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Buy Better

Of course everyone wants a bargain even the super rich, in fact probably particularly the super rich. How do you think they got rich in the first place!!

In our current economic climate, it’s almost certainly a buyers market – though in order to buy well you clearly need a willing seller. Therefore in order to get a good deal, unless you are really ruthless, a fair deal is what you should be aiming for and don’t forget a fair deal can still be a bargain.

To buy right you need to do your homework not just on your target but on you – ask yourself:-

1) Why am I buying

2) What is it exactly I want to achieve

3) What’s my maximum price

4) What are the things I will not compromise on – no matter what

Armed with this information, whether you are buying a house or a business, you will at least have set some critical parameters.

The process of acquisition is a long and painful one. Most deals take twice as long and cost twice as much as you may first have anticipated. Deal fever takes over ad buyers (as well as vendors) make compromises that in the halcyon days of the transaction no one would have even remotely considered and if its not deal fever, deal fatigue sets in, when frankly the parties involved are so sick and tired of the deal they will virtually do anything to compete the blooming thing!

It’s not a bad idea to have a contingency fund for just these purposes as 2 out of 3 deals as a minimum will need it.

The time needed to successfully complete a deal cannot be underestimated and up to 12 months is not all that unusual. If you have taken yourself out of your business to do this, don’t forget how important it will be to leave someone in charge of your own territory throughout this period.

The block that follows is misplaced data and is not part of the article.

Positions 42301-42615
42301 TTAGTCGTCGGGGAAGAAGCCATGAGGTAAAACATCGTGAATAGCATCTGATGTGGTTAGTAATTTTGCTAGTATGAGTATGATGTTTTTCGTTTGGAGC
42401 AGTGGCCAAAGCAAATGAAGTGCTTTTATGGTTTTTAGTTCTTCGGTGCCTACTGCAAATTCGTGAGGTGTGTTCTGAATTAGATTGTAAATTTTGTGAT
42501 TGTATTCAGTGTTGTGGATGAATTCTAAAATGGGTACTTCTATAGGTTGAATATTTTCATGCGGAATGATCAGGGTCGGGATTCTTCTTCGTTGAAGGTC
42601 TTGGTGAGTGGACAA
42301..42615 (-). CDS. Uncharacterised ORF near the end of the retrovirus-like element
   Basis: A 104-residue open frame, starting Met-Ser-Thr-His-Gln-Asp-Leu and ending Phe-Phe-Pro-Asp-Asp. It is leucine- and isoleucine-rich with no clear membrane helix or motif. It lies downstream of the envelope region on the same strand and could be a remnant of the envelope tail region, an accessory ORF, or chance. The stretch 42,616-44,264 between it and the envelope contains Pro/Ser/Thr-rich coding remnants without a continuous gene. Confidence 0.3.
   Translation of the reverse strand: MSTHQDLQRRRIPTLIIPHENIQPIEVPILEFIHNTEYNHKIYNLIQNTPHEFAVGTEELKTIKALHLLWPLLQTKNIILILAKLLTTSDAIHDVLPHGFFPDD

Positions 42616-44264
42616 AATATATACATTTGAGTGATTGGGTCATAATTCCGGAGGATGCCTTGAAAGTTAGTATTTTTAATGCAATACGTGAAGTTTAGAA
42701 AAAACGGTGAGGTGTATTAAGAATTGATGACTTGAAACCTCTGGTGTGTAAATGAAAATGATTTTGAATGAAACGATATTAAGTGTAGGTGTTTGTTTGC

Over optimistic projections of future business performance of an acquisition is common place. What we call “hockey stick” projections are endemic – watch carefully you don’t step into this arena and be advised that your funders will always discount any budgets you provide by up to 25%.

To make a deal work it’s essential that your staff are on board with you, both supportive and able.

An acquisition which brings about change, often phenomenal amounts, will sort the men from the boys, if only on a sheer scare factor. An acquisition can send lesser mortals off the Richter scale.

Information and lots of it, provided in a timely and understandable format, keeps everyone sane, but make sure the medium covers both written and verbal format allowing a facility to allow those involved to answer questions and provide support.

It’s sometimes quite humbling what concerns people have, including in my experience, seemingly irrational worries about brand changes, uniform allowance and working hours. One of the best ways I have seen this dealt with is by using FAQ summaries issued in advance to allay fears (helping especially those people who dare not even vocalize their concerns).

Many buyers concentrate so much on the end completion (not unsurprisingly) that post integration if often over-looked, which is proven by the fact that 3 out of 5 acquisitions fail to add value. This is probably due to the issues listed above and the failing to plan for a proper integration. Your 100-day plan post deal with the deadlines will undoubtedly help.

Having a realistic sense of proportion is also helpful, even when everything looks great. Post deal, s**d’s law says somebody or something will be waiting around the corner to trip you up unexpectedly, so complaining is not a comfort zone you should seek out; be pro-active and anticipate problems.

Jo Haigh
Head of Corporate Finance for MGR

About the Author

Jo Haigh

Jo Haigh

Jo Haigh is a Partner and Head of Corporate Finance for MGR, a company based in London and Yorkshire and a partner in the FDS Group, a specialist training and development business.

An experienced dealmaker, Jo specialises in putting together the right deal at the right time and in the right format for growing businesses throughout the country. She has bought and sold over 300 companies in the last 20 years specialising in owner managed companies.   More >>

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